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Economy in Brief

See-saw Economy Watchers Index Is Mixed in November
by Robert Brusca  December 8, 2021

Japan's economy watchers index is a relatively up-to-date assessment of how the economy is doing based on a survey of, well, economy watchers! The indexes for November show a small improvement in the current index and a somewhat larger step back in the expectations reading. Both readings are still strong.

The queue standings of both the current index and the future index are extremely strong. The current index has a 99.2 percentile standing while the future index has a 90.8 percentile standing. Both indexes show that they have each been stronger than their current values less than 10% of the time since January 2002. The current index has only been stronger less than 1% of the time! That marks them as formidable readings.

Sequential strength: the current index
The table looks at changes in the variables over three months, six months and 12 months – as well as at levels monthly. The highlighting feature flashes red when the annualized change on the horizon is weaker than in the previous period. Note that for the current index red values are absent over three months; there is only one over six months and one over 12 months. This tells us that the current index has been both expanding and accelerating broadly. Various sub-indexes that are not distinct categories but rather reflect diverse ways to group and understand the data, provide more detail. Both the headline and six of the nine sub-indexes display 90th percentile standings. In addition, three categories households, eating & drinking places, and services display the strongest values in their respective histories back to January 2002. Despite this, employment, an overall reading, has as an 86.2 percentile reading that is hardly weak; but it is the second lowest standing among current index components (housing is weaker at 54.8 percentile standing- much weaker).

The current index monthly patterns
The current index has only three-monthly values that are not stronger than they were a month ago in October, these are retail, housing, and employment. In October, all components strengthened. And all components had strengthened in September as well. Despite the monthly climb in the headline, there may be some atrophy setting in.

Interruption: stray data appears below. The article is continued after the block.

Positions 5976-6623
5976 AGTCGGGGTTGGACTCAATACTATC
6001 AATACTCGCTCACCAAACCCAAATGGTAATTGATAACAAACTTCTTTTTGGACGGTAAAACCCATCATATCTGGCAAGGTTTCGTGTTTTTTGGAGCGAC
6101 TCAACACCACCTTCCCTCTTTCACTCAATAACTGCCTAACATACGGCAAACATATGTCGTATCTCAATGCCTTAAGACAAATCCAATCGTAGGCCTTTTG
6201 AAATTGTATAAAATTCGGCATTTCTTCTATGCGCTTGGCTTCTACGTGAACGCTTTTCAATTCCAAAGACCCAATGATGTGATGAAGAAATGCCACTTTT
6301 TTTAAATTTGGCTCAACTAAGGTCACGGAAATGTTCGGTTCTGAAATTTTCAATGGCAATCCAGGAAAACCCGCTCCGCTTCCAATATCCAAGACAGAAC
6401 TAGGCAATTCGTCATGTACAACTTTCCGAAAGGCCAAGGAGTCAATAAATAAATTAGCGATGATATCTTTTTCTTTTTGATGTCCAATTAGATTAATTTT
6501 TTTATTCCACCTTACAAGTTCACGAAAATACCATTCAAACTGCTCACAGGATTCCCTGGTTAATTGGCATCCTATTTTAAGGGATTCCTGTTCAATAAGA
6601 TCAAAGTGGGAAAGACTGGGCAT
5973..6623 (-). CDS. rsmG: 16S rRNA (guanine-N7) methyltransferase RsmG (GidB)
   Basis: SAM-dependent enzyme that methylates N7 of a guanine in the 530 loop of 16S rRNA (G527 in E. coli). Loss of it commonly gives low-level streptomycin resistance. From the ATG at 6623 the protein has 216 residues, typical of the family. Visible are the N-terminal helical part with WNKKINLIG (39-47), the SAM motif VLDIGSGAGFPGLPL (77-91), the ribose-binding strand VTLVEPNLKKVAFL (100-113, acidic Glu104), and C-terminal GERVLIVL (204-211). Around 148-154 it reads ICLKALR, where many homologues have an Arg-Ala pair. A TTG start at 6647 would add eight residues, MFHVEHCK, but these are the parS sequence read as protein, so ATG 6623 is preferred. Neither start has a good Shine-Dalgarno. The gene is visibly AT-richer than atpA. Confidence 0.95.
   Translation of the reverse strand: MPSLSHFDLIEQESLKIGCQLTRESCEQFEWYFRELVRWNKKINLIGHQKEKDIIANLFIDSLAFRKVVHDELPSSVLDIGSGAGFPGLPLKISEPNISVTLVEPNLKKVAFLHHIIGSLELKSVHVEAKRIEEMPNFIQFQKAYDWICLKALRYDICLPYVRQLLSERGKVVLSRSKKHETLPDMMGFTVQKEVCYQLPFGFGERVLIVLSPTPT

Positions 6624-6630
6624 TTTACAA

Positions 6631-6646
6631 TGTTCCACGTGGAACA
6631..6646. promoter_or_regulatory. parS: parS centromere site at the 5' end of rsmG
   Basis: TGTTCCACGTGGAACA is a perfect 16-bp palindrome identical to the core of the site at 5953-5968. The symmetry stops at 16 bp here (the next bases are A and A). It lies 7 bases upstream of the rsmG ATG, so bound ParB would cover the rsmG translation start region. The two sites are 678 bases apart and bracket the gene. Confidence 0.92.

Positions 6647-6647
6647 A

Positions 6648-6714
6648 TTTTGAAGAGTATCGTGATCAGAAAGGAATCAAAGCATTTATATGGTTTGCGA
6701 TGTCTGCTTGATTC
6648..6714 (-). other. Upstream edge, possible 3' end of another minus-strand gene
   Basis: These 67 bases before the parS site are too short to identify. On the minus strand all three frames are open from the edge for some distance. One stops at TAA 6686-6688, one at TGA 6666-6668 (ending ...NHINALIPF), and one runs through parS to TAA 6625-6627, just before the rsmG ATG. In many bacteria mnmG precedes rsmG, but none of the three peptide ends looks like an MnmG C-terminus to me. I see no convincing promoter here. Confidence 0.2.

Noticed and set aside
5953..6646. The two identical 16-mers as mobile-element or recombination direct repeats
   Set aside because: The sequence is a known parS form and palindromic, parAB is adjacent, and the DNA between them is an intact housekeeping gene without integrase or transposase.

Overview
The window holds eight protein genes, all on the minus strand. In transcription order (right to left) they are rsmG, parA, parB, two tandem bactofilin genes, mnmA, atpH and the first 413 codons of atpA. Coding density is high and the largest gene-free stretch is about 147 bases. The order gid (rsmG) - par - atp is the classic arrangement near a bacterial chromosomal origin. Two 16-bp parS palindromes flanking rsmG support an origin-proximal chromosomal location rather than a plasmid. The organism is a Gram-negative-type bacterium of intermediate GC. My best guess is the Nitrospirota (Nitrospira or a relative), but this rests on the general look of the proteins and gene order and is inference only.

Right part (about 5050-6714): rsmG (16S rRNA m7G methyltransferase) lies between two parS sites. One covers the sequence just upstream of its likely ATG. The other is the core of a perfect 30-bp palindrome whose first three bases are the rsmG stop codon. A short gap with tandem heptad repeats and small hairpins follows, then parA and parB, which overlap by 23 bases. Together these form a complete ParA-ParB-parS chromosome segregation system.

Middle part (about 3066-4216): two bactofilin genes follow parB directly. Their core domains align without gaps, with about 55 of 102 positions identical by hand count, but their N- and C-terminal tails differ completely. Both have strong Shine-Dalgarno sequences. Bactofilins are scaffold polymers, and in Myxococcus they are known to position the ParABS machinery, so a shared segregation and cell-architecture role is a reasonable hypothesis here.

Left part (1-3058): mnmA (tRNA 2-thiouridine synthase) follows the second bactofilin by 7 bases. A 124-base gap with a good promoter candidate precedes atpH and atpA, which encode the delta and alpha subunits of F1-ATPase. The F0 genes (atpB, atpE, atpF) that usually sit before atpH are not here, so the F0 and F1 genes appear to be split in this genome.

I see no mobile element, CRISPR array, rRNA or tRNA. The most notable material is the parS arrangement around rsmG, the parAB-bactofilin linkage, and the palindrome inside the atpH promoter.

The future index and monthly patterns
The future index has all the same data presentations as the current index. Its month-to-month trends show a broad deceleration, however, with every category including the headline, weaker in November than in October. In October four categories had weakened relative to September while September had showed increases all around. Eating & drinking and services have slowed for two months running as have the readings for all corporations and for manufacturers.

Sequential growth: the future index
While the future index shows signs of slowing in its monthly detail, that is not true for three three-month change readings. They are uniformly stronger than their (annualized) six-month change counterparts. However, over six months the future index experiences a broad slowdown with the six-month change slowing its pace compared to the 12-month change for all components except housing. Compared to its year-ago change, all metrics are higher since a year ago Japan's economy was not faring very well.

The future index components and sub-indexes also show a lot of strength with four indexes having 90th percentile standings. However, employment has a lower, 78th percentile standing. Housing, corporations, and manufacturers have standings in their respective 60th decile range and nonmanufactures slip into the 50th percentile range for their standing. These are also firm-to-solid-to-strong readings/standings; there is nothing weak here, but the future index readings are a cut or two below what we find in the current index.

Summing up
On balance, the difference in the standings for the current and the future index as well as the differences in the pattern for the changes and levels all suggest that Japan has made some great strides but may now be in a slowing process. However, as the job metric standing tells us, the job market in Japan is one of the least repaired areas of the economy based on the sub-indexes in the table.

Heading for Omega?
At this point, I must also wave my hands in the obligatory fashion and mutter about the Omicron variant. As new data come in, it seems it may not be such a fearful thing. But we do not know, and, of course, we do not know what we do not know… Moreover, Delta still circulates. One thing that could happen that might be beneficial is that Omicron could trump Delta because it is more transmissible. Then if Omicron were to become the most widespread, and if it were less dangerous, its spread would actually help to boost various economies by suppressing the more dangerous Delta. Covid might still spread, but it would be a more innocuous disease- at least on this hypothesis. Such a result is completely possible. Delta swooped in and displaced the original virus, but Delta was, in fact, a bit nastier and it made things worse. The ‘natural' (although unfortunately not the sole) path for a virus, if it mutates, is to and become more transmissible and less impactful. That way the virus is able to live in more hosts and the hosts don't die and then they don't in turn kill the virus by their dying. We should watch to see what sort of progression develops from Omicron and monitor what sort of risk Omicron will be…We can watch to see if Omicron is also Omega (the last significant variant- or, at least the last letter in the Greek alphabet).

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